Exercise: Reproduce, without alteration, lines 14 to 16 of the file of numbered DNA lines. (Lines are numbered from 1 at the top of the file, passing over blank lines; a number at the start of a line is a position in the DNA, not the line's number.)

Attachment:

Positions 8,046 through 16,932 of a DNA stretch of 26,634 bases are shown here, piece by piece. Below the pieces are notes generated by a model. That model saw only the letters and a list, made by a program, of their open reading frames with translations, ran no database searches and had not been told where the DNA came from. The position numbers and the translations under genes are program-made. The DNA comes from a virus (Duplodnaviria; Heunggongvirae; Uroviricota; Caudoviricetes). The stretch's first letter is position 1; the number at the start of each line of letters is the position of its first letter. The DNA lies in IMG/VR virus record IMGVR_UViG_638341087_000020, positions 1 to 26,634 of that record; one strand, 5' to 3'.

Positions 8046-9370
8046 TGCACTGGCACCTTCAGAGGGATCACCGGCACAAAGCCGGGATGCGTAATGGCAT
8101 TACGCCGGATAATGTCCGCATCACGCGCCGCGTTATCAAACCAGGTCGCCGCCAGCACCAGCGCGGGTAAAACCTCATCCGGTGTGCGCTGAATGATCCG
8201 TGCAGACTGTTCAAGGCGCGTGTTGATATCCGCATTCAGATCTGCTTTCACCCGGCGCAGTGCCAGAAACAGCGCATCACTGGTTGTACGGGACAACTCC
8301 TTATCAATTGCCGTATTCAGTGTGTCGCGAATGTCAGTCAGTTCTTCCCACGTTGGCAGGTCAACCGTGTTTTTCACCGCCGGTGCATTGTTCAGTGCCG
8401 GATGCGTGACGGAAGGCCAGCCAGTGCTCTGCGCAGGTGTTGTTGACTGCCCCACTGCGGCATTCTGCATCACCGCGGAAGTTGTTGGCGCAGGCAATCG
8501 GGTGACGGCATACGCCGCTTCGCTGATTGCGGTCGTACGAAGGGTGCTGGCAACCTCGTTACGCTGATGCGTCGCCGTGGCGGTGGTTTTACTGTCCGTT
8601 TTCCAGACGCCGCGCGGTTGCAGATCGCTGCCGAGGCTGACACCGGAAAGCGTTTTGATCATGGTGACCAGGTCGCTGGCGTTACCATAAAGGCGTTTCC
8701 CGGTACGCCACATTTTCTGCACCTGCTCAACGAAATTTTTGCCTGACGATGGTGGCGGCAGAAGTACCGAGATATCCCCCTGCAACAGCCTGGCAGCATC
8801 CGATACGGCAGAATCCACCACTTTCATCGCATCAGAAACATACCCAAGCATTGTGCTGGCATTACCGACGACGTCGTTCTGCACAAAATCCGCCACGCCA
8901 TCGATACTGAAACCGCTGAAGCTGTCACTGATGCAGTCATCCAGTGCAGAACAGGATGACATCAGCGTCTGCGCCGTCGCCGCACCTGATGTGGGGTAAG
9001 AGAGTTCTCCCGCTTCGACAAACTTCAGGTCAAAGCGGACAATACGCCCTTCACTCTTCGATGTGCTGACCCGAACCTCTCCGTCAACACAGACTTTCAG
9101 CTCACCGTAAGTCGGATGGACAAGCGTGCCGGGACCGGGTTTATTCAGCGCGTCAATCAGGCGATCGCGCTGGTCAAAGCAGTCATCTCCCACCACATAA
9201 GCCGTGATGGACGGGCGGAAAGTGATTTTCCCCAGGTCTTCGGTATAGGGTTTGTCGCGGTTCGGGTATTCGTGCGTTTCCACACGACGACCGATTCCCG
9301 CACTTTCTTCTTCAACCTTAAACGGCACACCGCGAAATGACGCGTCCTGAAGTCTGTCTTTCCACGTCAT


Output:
9101 CTCACCGTAAGTCGGATGGACAAGCGTGCCGGGACCGGGTTTATTCAGCGCGTCAATCAGGCGATCGCGCTGGTCAAAGCAGTCATCTCCCACCACATAA
9201 GCCGTGATGGACGGGCGGAAAGTGATTTTCCCCAGGTCTTCGGTATAGGGTTTGTCGCGGTTCGGGTATTCGTGCGTTTCCACACGACGACCGATTCCCG
9301 CACTTTCTTCTTCAACCTTAAACGGCACACCGCGAAATGACGCGTCCTGAAGTCTGTCTTTCCACGTCAT